Campus & Community

Season Ends, Coach’s Fight for Health Continues

7 min read
Coach Kathy Delaney-Smith greets an avid fan, her nephew Matt Delaney, after the Harvard women’s basketball team defeated Cornell in their last home game of the season. Photo by Jon Chase

Kathy Delaney-Smith rode her bike to the office the day after the devastating 96-74 loss to Dartmouth ended the Crimson women’s basketball season.

It had been only days earlier, coming into the season’s last weekend, that Delaney-Smith, Harvard women’s basketball coach, had hoped Harvard would share the title that Dartmouth won outright. The whipping by Dartmouth still had her agitated enough the next morning to need the long pedal into work from her Newton home.

Though disappointed at the loss, Delaney-Smith said she was proud of her players. A young team with just two seniors, they played well enough so that they were in contention for the title going into the season’s last weekend. That was despite losing three starters to injury for all or part of the season and having a plague of lesser injuries that affected all but three of the team’s 15 members.

Delaney-Smith and husband Francis Smith embrace moments after Harvard defeated Cornell in their last home game of the season. Photo by Jon Chase.

It’s not in Delaney-Smith’s nature to dwell on the past, however, and on that Wednesday she was already talking excitedly about the days ahead.

For Delaney-Smith, the future holds not only a promising new basketball season, but an interim of rest, recruiting – and radiation.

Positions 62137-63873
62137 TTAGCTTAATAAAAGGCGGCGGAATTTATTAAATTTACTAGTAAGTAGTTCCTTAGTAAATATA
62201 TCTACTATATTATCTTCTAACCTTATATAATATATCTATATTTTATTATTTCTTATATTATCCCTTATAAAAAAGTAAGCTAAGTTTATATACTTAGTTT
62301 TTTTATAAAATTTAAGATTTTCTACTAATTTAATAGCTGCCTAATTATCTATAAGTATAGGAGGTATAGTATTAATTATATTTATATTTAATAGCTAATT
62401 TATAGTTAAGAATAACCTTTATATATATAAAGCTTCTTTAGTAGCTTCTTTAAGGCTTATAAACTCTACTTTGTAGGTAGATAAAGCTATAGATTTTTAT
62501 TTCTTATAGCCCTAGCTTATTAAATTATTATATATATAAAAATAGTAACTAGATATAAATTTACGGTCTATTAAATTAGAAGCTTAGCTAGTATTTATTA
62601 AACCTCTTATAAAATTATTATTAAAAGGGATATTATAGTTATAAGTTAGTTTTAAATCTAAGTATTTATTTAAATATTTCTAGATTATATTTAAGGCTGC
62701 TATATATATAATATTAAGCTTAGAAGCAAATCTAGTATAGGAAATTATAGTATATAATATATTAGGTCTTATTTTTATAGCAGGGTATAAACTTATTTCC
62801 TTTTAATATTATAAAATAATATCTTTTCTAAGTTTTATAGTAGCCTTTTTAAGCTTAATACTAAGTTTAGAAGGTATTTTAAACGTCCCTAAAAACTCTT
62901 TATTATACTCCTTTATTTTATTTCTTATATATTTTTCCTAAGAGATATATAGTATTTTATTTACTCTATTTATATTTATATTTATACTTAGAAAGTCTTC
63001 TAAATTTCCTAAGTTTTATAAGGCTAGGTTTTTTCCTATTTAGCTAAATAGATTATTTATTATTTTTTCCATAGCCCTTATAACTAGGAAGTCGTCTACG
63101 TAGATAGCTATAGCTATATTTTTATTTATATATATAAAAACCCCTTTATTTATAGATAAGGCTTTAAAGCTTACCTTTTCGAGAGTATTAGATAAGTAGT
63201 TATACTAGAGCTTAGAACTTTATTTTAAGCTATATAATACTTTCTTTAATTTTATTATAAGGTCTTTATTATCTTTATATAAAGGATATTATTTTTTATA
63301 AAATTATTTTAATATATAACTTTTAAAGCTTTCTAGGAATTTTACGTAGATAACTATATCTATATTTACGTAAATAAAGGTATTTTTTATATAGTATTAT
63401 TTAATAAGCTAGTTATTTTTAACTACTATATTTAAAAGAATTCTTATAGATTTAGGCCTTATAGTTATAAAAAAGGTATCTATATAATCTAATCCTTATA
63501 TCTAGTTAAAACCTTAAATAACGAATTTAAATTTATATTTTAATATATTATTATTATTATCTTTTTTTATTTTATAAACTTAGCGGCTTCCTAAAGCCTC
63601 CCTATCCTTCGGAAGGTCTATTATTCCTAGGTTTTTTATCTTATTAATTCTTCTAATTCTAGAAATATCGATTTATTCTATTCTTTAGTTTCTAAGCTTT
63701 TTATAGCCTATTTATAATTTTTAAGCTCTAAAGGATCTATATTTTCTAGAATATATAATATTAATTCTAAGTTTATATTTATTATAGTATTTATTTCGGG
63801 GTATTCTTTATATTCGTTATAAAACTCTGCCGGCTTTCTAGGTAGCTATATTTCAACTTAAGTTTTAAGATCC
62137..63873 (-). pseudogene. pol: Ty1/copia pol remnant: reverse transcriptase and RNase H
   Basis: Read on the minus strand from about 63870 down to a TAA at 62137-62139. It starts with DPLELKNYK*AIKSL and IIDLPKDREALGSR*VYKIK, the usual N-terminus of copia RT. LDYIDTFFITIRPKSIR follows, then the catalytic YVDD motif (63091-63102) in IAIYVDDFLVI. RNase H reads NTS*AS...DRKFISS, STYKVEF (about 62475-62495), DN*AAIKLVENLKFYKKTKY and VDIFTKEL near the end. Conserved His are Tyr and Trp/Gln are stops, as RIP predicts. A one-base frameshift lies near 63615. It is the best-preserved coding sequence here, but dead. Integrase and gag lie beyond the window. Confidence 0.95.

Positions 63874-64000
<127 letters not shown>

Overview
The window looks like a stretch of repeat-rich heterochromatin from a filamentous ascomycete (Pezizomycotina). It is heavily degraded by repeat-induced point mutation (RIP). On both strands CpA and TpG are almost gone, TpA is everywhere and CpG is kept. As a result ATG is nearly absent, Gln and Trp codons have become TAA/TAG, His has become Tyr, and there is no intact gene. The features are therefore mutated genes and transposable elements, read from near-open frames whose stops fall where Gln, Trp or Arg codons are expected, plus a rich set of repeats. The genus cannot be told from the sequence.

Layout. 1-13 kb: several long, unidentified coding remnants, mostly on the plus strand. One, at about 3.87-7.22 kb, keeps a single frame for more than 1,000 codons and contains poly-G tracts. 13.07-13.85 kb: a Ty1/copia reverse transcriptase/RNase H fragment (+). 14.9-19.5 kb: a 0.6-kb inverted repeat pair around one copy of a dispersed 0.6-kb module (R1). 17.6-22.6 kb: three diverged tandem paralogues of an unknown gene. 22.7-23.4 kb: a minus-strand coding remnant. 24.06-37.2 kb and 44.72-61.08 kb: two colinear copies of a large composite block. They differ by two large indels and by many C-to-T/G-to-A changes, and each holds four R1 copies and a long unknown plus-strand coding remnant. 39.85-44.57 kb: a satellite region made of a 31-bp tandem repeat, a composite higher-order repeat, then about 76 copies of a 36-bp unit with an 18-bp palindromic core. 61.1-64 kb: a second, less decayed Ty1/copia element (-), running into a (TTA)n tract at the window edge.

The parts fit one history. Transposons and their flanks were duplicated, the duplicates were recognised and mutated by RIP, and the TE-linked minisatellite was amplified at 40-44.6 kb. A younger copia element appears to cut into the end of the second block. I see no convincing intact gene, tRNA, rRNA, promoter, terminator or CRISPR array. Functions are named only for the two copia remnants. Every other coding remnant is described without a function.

Rest is foremost on Delaney-Smith’s mind right now. Diagnosed with breast cancer in December, she has maintained a full schedule of practices, games, and weekend road trips despite surgery to remove the cancerous lump followed by a regimen of chemotherapy that sickened her for days and sapped her energy.

Though she has made a policy of not complaining, she admitted the season, the surgery, and the chemo have taken their toll.

“I’m going to take some time off,” Delaney-Smith said. “If I were really listening to my body, it’s telling me I’m pretty tired right now.”

Delaney-Smith shoots baskets in her basement with son Jared, 13, who plays basketball on his middle school team. Photo by Jon Chase.

Whether or not she listens to her body, Delaney-Smith doesn’t have far to go for a second opinion. Her husband, Francis Smith, said the woman he described as &quo t;energy personified” now collapses into bed when she gets home from a long day of coaching.

“Kathy has never been what I would call a vulnerable person,” Smith said. “But what this has done to her – physically how sick it’s made her, the weight she’s lost – she’s pretty vulnerable right now…. Cooking for her has been easy because she can’t stand the smell of food.”

While the hectic pace of the last few months may have been physically exhausting, Smith said, it also may have helped Delaney-Smith deal with her disease.

“If not for the scene you see here night after night, she’d be home sick with her cancer. What good would that do her?” Smith said, sitting in the bleachers of Lavietes Pavilion after Harvard beat Cornell in its last home game of the season.

Rest may be on the agenda, but to Delaney-Smith, “taking time off” doesn’t mean going on vacation. Rather, she plans to stop going in early and staying late. Vacation may come – probably in August or September – but for now, cancer or not, there’s work to be done.


In the coming weeks, Delaney-Smith plans to meet individually with each of her players and travel to the NCAA tournament’s Final Four games and ceremonies in Philadelphia – as many Division I coaches do at this time of year. She must also complete planning for her summer clinic at Harvard and for the Net Results basketball camp she co-owns and runs each summer at Daniel Webster College in Nashua, N.H.